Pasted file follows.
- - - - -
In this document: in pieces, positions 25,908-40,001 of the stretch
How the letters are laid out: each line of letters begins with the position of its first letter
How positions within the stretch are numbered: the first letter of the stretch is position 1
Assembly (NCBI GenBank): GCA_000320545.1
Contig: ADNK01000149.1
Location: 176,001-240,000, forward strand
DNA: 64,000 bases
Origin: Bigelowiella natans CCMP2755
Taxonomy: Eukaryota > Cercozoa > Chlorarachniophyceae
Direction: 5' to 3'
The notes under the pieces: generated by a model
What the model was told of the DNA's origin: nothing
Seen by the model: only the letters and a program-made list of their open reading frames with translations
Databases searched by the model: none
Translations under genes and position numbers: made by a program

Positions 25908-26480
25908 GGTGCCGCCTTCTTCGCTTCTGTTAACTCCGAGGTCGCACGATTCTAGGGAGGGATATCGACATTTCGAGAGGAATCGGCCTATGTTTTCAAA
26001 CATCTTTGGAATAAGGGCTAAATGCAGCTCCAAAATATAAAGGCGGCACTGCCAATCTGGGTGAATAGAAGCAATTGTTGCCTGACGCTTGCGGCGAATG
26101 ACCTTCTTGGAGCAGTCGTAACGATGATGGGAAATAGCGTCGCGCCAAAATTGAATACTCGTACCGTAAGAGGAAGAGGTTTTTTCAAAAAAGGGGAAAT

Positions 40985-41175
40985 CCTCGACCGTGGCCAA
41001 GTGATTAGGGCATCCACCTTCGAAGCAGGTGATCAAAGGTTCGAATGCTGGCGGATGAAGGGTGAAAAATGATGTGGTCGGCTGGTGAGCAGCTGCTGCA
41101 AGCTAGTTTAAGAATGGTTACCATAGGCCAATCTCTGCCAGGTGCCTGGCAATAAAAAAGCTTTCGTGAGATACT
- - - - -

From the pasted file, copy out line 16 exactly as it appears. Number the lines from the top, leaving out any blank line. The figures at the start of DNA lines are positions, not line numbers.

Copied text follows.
Positions 25908-26480